By Barry Janoff
July 25, 2013: The $1.2 billion stadium known since it opened in 2009 as Cowboys Stadium — and both affectionately and derisively as Jerry's World — has an official new name.
Jones, owner of the Dallas Cowboys, said Thursday that naming rights to home of the Cowboys have been sold to telecom giant AT&T.
Jones, who had been working to sell the naming rights since the stadium opened in 2009, called it, "A very special day in the history of our organization."
Although specific financial details were not released, industry analysts put the naming rights value at between $17--$19 million per year, estimated to be 15-20 years. AT&T Stadium signage is expected to be in place before the start of the 2013 Cowboys season.
"Buying the Cowboys, building and opening this stadium and now announcing this deal have been the highlights of my time with the team off the field," said Jones. "You know that those Super Bowl [victories] are pretty important on the field."
According to Cathy Coughlin, global marketing officer for AT&T, "Dallas is our hometown, and we’re proud to expand our successful relationship with the Cowboys, one of the most visionary sports franchises around."
AT&T already had been a cornerstone partner of the Cowboys and Cowboys Stadium.
In addition to marketing and media, she said the company would continue to invest in improvements to wireless technology in the stadium, the plazas and in parking lots. The change to AT&T Stadium already has been made on the team's and stadium's Web site.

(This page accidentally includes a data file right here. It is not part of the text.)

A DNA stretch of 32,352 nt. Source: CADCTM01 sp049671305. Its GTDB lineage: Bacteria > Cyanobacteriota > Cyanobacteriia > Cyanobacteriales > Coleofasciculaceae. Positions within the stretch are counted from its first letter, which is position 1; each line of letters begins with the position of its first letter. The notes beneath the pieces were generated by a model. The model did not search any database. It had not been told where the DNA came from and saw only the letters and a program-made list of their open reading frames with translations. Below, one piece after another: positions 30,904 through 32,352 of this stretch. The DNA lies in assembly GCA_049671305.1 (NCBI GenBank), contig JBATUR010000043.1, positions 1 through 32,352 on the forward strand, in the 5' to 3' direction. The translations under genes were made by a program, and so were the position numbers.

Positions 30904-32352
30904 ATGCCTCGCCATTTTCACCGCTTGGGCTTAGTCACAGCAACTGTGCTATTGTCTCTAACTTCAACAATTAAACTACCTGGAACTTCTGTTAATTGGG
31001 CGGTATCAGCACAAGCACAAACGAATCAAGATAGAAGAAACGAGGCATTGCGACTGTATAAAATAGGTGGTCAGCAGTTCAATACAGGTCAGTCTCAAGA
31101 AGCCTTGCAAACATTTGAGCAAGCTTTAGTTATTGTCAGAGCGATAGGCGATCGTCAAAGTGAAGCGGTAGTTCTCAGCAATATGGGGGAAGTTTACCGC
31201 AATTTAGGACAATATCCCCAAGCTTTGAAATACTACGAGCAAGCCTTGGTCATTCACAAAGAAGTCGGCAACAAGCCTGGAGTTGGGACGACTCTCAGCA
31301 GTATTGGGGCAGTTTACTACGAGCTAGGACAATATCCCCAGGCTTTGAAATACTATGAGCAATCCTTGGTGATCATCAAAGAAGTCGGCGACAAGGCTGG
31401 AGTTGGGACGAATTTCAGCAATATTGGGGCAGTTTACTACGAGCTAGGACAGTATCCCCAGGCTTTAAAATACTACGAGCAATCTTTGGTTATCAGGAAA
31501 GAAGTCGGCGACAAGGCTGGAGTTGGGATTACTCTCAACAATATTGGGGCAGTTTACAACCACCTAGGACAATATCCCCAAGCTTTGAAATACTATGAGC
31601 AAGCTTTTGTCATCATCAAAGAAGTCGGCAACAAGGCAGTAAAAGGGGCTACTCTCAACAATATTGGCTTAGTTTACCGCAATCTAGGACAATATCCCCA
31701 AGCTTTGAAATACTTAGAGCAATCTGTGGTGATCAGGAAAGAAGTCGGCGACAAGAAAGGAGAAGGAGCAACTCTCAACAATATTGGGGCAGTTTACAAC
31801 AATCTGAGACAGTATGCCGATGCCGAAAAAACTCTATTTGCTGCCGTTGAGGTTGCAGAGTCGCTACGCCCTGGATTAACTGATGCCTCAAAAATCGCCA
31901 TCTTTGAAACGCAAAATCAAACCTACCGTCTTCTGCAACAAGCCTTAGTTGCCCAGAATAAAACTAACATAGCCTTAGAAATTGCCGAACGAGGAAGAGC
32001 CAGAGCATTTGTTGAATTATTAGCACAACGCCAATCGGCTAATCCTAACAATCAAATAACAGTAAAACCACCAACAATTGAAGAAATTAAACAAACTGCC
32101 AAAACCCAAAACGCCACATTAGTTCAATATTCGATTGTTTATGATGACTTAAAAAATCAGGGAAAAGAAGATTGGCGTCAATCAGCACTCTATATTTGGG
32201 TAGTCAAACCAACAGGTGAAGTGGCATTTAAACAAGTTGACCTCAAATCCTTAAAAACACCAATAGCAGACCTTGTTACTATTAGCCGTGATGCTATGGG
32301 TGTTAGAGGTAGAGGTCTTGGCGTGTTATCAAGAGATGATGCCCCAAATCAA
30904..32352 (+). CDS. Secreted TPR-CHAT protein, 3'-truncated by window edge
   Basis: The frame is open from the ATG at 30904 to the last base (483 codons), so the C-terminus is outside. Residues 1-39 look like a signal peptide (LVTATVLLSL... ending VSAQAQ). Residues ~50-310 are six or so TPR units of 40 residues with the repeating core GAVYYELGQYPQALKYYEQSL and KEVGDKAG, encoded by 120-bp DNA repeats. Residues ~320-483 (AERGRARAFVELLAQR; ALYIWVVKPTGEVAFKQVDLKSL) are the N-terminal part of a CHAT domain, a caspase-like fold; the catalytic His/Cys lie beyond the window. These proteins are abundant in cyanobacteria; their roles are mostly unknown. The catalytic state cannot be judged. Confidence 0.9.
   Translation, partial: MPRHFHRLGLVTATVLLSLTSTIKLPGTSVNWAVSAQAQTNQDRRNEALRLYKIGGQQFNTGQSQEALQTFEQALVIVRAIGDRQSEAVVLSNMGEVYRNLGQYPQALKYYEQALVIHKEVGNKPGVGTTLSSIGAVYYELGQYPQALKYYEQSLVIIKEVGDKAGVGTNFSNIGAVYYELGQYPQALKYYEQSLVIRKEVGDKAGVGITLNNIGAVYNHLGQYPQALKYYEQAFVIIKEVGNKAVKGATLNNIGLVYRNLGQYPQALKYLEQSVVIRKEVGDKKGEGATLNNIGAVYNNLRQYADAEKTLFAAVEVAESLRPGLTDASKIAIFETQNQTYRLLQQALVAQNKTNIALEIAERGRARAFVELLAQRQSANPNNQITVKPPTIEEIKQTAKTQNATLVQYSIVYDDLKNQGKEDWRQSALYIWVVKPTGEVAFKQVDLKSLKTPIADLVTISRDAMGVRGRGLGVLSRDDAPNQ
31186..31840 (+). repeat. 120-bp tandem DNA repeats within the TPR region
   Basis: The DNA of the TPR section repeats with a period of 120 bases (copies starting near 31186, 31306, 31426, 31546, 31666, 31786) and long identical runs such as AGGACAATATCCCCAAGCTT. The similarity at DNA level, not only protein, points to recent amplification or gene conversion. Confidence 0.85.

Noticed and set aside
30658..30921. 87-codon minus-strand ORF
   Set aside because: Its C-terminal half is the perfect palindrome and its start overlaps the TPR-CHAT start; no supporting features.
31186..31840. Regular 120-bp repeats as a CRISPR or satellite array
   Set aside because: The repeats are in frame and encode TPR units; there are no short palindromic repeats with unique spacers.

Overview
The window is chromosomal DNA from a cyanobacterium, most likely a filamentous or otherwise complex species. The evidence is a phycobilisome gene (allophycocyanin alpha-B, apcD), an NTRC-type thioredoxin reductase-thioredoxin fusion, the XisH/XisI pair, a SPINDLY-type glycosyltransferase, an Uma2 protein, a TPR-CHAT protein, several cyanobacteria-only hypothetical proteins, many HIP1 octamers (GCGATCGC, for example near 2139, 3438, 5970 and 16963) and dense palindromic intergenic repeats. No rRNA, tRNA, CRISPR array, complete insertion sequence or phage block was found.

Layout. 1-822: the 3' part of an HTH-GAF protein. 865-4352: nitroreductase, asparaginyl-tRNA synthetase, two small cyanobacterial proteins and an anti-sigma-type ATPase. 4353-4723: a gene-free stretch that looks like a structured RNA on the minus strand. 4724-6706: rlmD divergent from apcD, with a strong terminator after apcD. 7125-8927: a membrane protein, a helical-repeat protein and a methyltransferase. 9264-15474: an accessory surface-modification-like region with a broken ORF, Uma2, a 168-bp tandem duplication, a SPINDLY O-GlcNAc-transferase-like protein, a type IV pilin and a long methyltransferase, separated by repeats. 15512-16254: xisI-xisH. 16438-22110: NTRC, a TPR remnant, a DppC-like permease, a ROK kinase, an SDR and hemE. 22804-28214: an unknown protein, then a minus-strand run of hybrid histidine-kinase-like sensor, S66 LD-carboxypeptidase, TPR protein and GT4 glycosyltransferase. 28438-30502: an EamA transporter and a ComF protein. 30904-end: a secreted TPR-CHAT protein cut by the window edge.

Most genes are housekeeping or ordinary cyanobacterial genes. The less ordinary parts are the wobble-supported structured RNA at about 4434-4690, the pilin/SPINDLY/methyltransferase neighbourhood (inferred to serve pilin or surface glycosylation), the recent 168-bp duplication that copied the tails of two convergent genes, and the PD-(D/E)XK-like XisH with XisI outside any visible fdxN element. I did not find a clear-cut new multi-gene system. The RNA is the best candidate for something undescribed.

AT&T also has naming rights for the venues for MLB's San Francisco Giants and the NBA's San Antonio Spurs.
Jones said that AT&T reflected the present and future of the stadium and the team. "We want this building to be innovative and to change as new ideas come up," he said. “This is not the most in dollars there has been for naming rights, but this is the best naming-rights relationship."
The $17-$19 million annual payments cited by industry analysts puts the deal puts AT&T Stadium in the neighborhood with MetLife Stadium (home to the NFL's New York Giants and New York Jets) at $17-$20 million; and Citi Field (MLB's New York Mets) at $20 million.
Levi's is paying the San Francisco 49ers $220 million over 11 years for naming rights to the new stadium set to open in Santa Clara, Calif., in 2015. The venue already has been selected to host Super Bowl L.
Farmers Insurance has a deal in place for naming rights to an as-yet unbuilt NFL stadium in Los Angeles that would kick in at $20 million annually, according to analysts, if on-going obstacles — including getting a franchise to relocate to the city — are resolved.
“This is not the most in dollars there has been for naming rights, but this is the best naming-rights relationship."
The venue hosted Super Bowl XLV and could be in the rotation for future Super Bowls. In addition to the Cowboys, AT&T Stadium will host the annual AT&T Cotton Bowl Classic and the 2014 NCAA Division I men's basketball Final Four.
“AT&T is an iconic American leader that has guided the path of communication in the world for more than 100 years,” said Jones. “Our stadium has always been about providing fans with an unsurpassed experience in the area of technology. With AT&T, we are growing our relationship with one of the world’s strongest and most innovative companies to ultimately provide fans with the latest cutting-edge technology for many years to come.”